‘Faith in Practice’ : Three-day chapel series tackles topics of brokenness, bitterness, hope in light of the fall and the gospel

Jimmy Scroggins, senior pastor of First Baptist Church in West Palm Beach, Fla., speaks about bitterness in one of three chapel services during Faith in Practice Week. | Photo by Annie Richoux

By Samantha Adams, Staff Writer

Never has the G.M. Savage Memorial Chapel seemed so full for a special Thursday chapel than on Oct. 20, the second day of Union’s annual Faith in Practice chapel series, said Dr. Gregory Thornbury, vice president for Spiritual Life and dean of the School of Theology and Missions.

Students who attended the three chapel services heard Dr. Jimmy Scroggins, senior pastor of First Baptist Church of West Palm Beach, Fla., discuss brokenness, bitterness and restoration  — subjects not often covered in chapel addresses.

Thornbury said the purpose of Faith in Practice week is to talk about the second part of the Great Commission, which is often forgotten. Referencing Matthew 28:16-20, he said after the command to “make disciples of all nations,” Christians are instructed to teach believers how to obey God’s commandments.

In each chapel address, Scroggins said God created a perfect world, but sin led to brokenness.

The Gospel, he said, allows people to repent of sinfulness and recover from the effects of sin.

“Every time you violate God’s design, you end up with brokenness,” Scroggins said. “The Gospel lets us recover and pursue God’s design.”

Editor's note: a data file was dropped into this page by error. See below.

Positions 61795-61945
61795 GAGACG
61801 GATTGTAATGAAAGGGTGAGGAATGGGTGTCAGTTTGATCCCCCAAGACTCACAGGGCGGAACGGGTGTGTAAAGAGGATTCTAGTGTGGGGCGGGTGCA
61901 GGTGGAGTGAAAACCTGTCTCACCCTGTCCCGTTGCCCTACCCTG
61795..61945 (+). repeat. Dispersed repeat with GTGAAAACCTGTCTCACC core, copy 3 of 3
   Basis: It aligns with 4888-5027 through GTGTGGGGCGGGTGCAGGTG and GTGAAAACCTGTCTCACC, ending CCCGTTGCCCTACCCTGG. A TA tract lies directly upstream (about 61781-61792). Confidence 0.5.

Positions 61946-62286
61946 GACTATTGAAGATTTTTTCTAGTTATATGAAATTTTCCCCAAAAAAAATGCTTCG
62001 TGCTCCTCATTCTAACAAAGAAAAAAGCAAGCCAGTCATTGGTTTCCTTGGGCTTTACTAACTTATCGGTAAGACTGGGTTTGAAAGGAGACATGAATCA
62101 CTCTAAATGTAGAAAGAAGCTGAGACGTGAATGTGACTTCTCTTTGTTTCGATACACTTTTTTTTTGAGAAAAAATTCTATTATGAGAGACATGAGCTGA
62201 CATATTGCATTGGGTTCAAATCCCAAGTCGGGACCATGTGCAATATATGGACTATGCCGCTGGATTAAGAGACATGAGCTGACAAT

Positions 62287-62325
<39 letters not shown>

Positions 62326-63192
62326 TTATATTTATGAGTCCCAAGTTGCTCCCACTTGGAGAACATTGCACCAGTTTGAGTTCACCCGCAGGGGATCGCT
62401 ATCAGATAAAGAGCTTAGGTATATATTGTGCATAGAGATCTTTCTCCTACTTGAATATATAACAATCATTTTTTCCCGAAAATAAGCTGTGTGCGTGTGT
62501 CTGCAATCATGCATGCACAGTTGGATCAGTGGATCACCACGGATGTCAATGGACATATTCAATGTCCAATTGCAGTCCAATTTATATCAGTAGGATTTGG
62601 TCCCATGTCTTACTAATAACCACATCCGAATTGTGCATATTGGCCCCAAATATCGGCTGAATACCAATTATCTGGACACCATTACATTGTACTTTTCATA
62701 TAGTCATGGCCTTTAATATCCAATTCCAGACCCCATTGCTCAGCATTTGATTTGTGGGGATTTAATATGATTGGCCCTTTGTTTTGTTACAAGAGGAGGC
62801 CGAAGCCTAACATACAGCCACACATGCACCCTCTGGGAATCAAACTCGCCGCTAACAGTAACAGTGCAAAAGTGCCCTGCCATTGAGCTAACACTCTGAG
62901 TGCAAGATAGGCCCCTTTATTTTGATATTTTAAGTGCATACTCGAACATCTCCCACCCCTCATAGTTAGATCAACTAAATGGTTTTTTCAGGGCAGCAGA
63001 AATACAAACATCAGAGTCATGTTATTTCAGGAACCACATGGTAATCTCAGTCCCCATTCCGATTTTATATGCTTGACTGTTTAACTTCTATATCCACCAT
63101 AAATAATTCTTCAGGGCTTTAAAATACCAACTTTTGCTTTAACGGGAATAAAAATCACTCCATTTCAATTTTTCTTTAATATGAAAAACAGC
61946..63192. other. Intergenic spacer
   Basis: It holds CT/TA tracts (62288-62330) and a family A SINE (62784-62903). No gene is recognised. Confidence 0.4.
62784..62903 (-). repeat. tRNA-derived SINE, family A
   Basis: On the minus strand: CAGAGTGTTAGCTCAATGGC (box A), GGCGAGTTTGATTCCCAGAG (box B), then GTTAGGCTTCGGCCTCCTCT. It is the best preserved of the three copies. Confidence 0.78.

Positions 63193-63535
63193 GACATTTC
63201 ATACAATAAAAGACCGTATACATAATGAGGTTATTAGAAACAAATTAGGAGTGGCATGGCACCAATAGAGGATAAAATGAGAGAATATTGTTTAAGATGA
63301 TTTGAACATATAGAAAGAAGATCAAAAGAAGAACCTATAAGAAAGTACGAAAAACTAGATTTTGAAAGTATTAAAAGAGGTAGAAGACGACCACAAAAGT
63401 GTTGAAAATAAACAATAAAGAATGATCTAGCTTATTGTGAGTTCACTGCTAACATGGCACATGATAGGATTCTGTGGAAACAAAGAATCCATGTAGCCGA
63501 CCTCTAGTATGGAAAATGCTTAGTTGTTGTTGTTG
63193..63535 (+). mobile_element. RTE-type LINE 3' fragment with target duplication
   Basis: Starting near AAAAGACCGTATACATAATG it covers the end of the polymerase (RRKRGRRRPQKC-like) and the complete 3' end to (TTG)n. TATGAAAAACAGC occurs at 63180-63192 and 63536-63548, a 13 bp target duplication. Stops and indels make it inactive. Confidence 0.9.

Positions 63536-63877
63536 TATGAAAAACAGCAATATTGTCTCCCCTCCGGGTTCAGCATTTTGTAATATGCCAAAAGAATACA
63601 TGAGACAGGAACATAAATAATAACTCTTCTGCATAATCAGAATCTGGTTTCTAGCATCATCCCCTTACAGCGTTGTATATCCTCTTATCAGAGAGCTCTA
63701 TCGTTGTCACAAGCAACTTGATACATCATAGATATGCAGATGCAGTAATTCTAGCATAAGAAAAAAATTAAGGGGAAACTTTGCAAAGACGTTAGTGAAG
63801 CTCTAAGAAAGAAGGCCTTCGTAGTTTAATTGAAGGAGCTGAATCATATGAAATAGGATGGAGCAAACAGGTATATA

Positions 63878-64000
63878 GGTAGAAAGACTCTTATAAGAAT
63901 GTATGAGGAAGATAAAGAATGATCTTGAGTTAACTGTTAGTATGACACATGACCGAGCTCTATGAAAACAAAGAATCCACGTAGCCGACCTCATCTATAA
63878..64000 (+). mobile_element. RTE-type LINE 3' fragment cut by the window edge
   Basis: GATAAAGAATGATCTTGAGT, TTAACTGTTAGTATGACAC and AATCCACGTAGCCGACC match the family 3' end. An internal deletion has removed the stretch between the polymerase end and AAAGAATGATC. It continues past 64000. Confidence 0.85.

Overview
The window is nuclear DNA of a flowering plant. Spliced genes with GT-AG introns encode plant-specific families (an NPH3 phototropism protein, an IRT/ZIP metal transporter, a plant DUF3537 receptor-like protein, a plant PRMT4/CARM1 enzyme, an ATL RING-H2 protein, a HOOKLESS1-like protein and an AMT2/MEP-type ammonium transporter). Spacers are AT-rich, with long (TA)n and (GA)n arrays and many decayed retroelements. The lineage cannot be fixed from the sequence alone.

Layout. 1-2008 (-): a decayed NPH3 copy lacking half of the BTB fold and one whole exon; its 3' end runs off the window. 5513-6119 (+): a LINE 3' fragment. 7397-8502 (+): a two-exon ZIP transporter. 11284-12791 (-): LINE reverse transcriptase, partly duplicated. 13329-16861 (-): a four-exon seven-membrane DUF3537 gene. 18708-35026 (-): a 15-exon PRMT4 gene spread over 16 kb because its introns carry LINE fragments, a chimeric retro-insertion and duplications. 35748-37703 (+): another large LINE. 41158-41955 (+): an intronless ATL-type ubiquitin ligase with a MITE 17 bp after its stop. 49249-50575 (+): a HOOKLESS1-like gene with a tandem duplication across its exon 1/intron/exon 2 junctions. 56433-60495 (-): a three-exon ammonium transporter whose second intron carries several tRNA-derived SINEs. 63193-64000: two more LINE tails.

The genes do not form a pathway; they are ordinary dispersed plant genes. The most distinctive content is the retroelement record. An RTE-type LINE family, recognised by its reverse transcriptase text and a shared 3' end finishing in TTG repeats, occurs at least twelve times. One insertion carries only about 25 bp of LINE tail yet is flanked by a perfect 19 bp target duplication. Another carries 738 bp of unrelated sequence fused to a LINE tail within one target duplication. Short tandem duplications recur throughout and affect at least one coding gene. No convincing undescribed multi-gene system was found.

Effects of unwise decisions will never be taken away fully in this life, Scroggins said. Instead, he encouraged students who are professing Christians to deal with their brokenness by reminding themselves the judgment for their sin has been satisfied on their behalf in Christ and to begin looking for ways the Holy Spirit is causing a resurrection, a change for the better, in their lives.

In discussing bitterness, Scroggins gave biblical examples of people expressing to God their natural desire to “get revenge” on the people who mistreated them.

“Hurt really hurts, and God doesn’t deny that,” Scroggins said. “But the Bible says if we are going to be transformed by the Bible, we are going to go through a metamorphosis.

“We are supposed to be changed by the Gospel so that our normal responses (to being hurt) no longer hold sway.”

He closed the series by talking about Jesus’ parable of the prodigal son recorded in Luke 15.

Scroggins said one of the messages of the parable is God wants Christians who have drifted spiritually, relationally, sexually and socially to return to him.

This visit was Scroggins’s first to Union, but not his first introduction to the Union community. Dr. David S. Dockery, university president, was Scroggins’s professor at Southern Baptist Theological Seminary in Louisville, Ky. There, he also  met Thornbury, who was a fellow student.

Before moving to Florida with his wife and eight children, Scroggins lived with his family in Louisville, where he served as dean of Boyce College, Southern’s undergraduate school.

Anna Ezell, senior intercultural studies major, said she knows the Scroggins family well, because he also served on the pastoral staff at Highview Baptist Church in Louisville with her father, Dr. Kevin Ezell, who is now president of the North American Mission Board.

Anna Ezell said Scroggins has lived as an example to students, and has helped many recover from brokenness and bitterness through accepting the Gospel.

“He was known (at Highview Baptist Church) for actively loving the youth in our church,” she said. “He walked through so many things with students over that 12-year time. He ministered to people where they were in life.”

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